Posted By on Sun, Dec 19, 2021 at 10:37 PM

Participants in the Burlington Democratic caucus - SCREENSHOT
  • Screenshot
  • Participants in the Burlington Democratic caucus
Burlington Democrats will run candidates in five of the eight city council races in March.

The party finalized its slate Sunday night during a virtual nominating caucus for Town Meeting elections, when all eight “ward” seats are up for grabs. The council has 12 total members.

The Democratic crop includes incumbent councilors Karen Paul (D-Ward 6) and Sarah Carpenter (D-Ward 4), along with newcomers Ben Traverse in Ward 5; Aleczander Stith in Ward 7; and Hannah King in Ward 8.

All of the candidates ran unopposed in the caucus, and most vowed to address housing affordability and enact public safety reforms if elected.

Mayor Miro Weinberger, a fellow Democrat, said the choice is clear for voters.

“If voters want racial justice and public safety,” he said at the beginning of the caucus, “if voters want competent, responsible government to deliver to the people in this community, they need to elect Democrats."

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Thursday, December 9, 2021

Burlington City Councilor Chip Mason Won't Seek Reelection

Posted By on Thu, Dec 9, 2021 at 4:28 PM

Councilor Chip Mason (D-Ward 5) - FILE: COURTNEY LAMDIN ©️ SEVEN DAYS
  • File: Courtney Lamdin ©️ Seven Days
  • Councilor Chip Mason (D-Ward 5)
Updated at 5:36 p.m.

Longtime Burlington City Councilor Chip Mason (D-Ward 5) won't seek reelection in March, creating an open seat in the city's traditionally Democratic South End.

Mason, 52, has served on the city council for a decade, and before that, on the city's Retirement Board and Board of Tax Appeals. He has chaired the council's Ordinance Committee, which vets policy on issues ranging from short-term rentals to zoning rules, since first being elected in 2012. Mason is a managing partner at Burlington law firm Gravel & Shea, a role that sometimes requires him to recuse himself from council business.

"During my time on the Council I have been proud to be a consistent advocate for policies that make our city more affordable, more livable, and more accessible," Mason said in a press release Thursday announcing his decision. "I have enjoyed collaborating with Mayor [Miro] Weinberger and my colleagues on shared priorities."

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Tuesday, December 7, 2021

Yes and No: Burlington Voters Reject Capital Spending Plan, Approve Energy Bond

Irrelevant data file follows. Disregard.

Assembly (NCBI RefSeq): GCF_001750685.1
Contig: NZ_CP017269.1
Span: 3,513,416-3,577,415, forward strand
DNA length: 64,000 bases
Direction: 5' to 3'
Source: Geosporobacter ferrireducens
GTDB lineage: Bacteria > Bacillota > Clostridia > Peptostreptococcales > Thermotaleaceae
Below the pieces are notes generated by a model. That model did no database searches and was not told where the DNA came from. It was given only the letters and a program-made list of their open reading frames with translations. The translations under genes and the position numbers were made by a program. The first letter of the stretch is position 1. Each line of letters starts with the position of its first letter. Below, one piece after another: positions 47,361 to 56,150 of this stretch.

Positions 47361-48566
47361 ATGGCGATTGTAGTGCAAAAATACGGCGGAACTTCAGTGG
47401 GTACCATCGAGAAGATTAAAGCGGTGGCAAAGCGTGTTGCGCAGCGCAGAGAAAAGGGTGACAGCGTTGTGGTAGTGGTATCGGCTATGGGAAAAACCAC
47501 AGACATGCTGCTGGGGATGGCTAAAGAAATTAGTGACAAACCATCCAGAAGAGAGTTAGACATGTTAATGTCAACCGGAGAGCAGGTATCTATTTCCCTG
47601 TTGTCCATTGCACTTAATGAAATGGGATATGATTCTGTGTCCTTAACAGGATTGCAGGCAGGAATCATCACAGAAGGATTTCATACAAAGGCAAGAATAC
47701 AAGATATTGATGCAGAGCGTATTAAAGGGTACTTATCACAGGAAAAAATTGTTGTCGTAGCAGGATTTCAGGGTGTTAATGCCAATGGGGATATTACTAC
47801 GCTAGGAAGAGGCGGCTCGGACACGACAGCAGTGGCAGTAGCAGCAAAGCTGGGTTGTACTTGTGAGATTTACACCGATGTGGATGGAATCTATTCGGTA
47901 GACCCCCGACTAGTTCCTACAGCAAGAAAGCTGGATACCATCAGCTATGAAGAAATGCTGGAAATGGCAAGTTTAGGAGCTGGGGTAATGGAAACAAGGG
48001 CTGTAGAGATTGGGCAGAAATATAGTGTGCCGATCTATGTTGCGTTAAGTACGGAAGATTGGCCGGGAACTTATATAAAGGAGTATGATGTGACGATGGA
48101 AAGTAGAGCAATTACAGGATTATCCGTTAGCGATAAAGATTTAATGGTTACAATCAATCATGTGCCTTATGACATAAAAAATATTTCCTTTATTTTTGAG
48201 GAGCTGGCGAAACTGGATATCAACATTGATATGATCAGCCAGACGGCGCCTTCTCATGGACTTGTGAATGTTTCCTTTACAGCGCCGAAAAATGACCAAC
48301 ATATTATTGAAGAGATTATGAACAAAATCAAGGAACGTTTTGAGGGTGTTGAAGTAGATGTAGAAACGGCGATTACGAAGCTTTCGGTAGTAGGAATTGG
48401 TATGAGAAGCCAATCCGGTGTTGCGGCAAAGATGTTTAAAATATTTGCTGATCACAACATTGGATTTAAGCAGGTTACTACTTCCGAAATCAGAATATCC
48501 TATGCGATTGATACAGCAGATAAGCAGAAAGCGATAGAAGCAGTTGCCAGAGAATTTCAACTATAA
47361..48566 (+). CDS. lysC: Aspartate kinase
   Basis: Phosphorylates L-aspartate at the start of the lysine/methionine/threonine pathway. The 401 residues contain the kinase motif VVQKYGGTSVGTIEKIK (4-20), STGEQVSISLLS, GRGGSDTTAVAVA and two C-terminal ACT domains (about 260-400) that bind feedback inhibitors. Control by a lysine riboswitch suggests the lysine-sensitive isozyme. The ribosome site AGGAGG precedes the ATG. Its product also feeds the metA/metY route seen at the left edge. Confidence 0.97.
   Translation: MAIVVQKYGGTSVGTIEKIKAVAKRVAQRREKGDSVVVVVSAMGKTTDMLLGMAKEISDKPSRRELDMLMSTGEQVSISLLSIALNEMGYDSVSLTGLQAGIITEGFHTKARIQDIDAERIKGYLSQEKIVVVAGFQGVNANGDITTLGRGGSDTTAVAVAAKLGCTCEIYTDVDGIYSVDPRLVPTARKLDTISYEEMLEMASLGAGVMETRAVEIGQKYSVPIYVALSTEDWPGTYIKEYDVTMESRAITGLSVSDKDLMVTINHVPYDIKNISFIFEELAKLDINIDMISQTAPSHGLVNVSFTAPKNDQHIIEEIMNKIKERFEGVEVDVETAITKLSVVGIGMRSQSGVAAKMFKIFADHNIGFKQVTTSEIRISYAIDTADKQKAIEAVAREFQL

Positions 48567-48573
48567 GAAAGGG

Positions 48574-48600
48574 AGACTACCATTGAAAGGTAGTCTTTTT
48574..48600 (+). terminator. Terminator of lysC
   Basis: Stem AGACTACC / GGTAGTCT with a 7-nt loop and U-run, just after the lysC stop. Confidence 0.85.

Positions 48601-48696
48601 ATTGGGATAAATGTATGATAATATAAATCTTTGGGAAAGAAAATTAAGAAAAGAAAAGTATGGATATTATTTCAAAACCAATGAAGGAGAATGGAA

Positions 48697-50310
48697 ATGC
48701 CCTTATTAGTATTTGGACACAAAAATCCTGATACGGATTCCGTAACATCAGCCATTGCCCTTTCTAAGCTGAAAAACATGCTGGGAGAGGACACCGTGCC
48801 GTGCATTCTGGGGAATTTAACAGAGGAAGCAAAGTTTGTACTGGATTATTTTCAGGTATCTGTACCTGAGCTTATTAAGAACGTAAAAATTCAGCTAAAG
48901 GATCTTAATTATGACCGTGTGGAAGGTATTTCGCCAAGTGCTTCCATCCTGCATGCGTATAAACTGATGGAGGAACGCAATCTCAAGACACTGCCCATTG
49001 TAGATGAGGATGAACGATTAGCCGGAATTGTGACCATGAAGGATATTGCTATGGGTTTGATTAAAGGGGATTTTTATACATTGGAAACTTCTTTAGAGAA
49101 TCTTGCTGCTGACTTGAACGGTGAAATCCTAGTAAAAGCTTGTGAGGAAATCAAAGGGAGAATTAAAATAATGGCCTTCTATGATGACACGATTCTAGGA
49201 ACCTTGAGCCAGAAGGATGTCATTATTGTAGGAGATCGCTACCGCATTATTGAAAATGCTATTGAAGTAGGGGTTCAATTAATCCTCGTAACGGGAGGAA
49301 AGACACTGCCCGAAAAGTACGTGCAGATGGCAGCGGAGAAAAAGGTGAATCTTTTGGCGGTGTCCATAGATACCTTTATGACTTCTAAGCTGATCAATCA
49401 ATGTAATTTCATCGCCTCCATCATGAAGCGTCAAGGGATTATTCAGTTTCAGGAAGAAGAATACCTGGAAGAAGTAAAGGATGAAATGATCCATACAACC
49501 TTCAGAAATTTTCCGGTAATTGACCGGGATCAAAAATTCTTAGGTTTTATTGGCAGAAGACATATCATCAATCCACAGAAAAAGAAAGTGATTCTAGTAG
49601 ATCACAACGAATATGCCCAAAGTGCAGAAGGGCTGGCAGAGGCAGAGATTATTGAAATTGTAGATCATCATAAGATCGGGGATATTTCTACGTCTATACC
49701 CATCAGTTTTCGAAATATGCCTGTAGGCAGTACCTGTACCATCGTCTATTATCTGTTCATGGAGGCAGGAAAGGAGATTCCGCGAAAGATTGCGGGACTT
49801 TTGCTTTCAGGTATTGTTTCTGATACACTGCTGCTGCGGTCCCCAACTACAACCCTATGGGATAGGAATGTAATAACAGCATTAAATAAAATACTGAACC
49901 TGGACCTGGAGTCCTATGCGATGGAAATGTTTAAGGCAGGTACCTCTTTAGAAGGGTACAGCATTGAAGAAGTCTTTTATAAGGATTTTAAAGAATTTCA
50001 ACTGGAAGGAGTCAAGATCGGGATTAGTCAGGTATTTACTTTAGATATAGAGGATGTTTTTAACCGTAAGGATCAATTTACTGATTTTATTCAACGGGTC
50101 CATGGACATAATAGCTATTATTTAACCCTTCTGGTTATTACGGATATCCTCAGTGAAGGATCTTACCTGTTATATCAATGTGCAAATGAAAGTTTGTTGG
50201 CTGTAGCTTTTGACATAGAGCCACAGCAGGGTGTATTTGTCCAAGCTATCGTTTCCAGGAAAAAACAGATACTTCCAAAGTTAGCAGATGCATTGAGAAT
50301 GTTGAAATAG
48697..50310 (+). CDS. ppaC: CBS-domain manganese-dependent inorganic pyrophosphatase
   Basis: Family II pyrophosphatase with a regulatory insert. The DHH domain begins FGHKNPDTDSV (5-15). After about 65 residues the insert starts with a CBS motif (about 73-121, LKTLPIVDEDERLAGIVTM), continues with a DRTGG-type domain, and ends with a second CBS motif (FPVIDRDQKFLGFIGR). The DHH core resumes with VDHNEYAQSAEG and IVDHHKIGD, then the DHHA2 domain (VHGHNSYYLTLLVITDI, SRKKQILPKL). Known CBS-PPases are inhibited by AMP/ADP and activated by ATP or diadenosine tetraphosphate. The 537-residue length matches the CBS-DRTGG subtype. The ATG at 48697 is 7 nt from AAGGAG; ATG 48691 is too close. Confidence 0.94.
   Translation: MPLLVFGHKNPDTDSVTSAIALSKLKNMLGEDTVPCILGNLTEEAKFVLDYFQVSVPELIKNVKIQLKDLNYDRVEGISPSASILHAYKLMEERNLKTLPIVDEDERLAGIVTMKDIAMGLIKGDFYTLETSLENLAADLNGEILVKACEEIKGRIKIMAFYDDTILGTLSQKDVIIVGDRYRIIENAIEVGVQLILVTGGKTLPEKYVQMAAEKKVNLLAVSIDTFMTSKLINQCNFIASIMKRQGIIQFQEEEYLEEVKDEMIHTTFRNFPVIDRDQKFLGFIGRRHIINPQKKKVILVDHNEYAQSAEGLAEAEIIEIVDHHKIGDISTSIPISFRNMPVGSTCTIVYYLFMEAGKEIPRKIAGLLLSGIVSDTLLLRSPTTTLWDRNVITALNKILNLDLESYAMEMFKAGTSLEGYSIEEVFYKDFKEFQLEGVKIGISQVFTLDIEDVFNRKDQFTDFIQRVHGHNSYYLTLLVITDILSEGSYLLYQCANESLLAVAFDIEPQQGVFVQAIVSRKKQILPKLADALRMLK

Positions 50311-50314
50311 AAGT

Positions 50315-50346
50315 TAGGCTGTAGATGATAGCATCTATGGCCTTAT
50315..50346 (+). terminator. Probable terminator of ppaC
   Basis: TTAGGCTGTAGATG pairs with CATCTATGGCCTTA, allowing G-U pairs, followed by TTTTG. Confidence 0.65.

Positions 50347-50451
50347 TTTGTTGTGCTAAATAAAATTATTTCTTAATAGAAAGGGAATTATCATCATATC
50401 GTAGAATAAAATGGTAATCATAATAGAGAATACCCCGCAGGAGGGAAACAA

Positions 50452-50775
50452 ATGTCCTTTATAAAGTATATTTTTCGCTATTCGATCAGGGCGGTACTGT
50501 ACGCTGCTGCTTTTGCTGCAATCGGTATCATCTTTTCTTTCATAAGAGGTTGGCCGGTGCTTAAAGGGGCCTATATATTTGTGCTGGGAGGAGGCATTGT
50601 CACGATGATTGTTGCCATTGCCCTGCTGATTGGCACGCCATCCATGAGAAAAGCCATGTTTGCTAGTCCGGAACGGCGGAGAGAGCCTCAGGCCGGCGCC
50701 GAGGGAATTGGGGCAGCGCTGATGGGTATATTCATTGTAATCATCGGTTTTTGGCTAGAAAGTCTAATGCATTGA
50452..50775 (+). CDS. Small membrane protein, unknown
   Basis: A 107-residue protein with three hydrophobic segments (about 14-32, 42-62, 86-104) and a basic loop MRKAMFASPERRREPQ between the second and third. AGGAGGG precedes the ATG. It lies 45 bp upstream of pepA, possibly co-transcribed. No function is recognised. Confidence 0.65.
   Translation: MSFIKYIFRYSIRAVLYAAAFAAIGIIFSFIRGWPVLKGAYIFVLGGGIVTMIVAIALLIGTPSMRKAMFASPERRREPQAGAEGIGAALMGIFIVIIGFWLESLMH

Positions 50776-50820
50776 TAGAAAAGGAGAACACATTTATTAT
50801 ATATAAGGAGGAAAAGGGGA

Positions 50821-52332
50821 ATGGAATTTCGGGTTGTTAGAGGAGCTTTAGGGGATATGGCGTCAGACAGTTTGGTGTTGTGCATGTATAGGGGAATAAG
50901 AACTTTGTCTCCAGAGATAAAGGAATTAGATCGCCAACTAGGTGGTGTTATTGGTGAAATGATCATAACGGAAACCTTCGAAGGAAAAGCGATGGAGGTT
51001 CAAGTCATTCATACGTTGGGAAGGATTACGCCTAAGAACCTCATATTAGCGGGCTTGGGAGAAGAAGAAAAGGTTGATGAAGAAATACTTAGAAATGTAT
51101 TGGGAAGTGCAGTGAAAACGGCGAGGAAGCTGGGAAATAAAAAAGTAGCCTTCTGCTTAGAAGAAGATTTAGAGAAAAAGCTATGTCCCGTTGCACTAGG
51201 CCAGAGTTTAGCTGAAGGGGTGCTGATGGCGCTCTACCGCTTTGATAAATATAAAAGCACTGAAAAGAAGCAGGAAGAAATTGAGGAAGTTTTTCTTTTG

Posted By on Tue, Dec 7, 2021 at 8:56 PM

A voter at the Miller Center on Tuesday - COURTNEY LAMDIN ©️ SEVEN DAYS
  • Courtney Lamdin ©️ Seven Days
  • A voter at the Miller Center on Tuesday
Updated 9:33 p.m.

A pair of city spending plans got mixed results during a special Burlington election on Tuesday.

Voters shot down a $40 million capital bond, which would have fixed up sidewalks and replaced aging fire trucks, 57.3 percent to 42.7 percent; it needed a two-thirds majority to pass. The plan would have raised taxes for the average homeowner.

But voters approved a $20 million revenue bond for the Burlington Electric Department, which will get the city closer to its goal of eliminating its use of fossil fuels by 2030. That item passed 70 percent to 30 percent with a simple majority.

The capital bond's failure marks the first time in Mayor Miro Weinberger's nine-plus years in office that voters have said "no" to a bond vote. They previously approved a $27.5 million bond in 2016, the first part of Weinberger's 10-year capital spending plan that upgraded most of the city’s bike path and fixed 14 miles of sidewalks.

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Tuesday, November 2, 2021

Essex Junction Votes to Secede From the Town of Essex

Posted By on Tue, Nov 2, 2021 at 9:18 PM

ROB DONNELLY
  • Rob Donnelly
The Village of Essex Junction on Tuesday voted overwhelmingly in favor of a plan to secede from the Town of Essex and establish a new, standalone city, signaling a potential end to this rocky 128-year-old relationship.

Village residents, who make up about half of Essex’s 22,000 population, approved their secession plan 3,070 to 411.

The vote follows decades of acrimony between residents of the distinct-but-overlapping municipalities and could result in the breakup of Vermont’s second-largest town. State legislators and the governor must sign off on Essex Junction's proposed city charter next year before the split is finalized.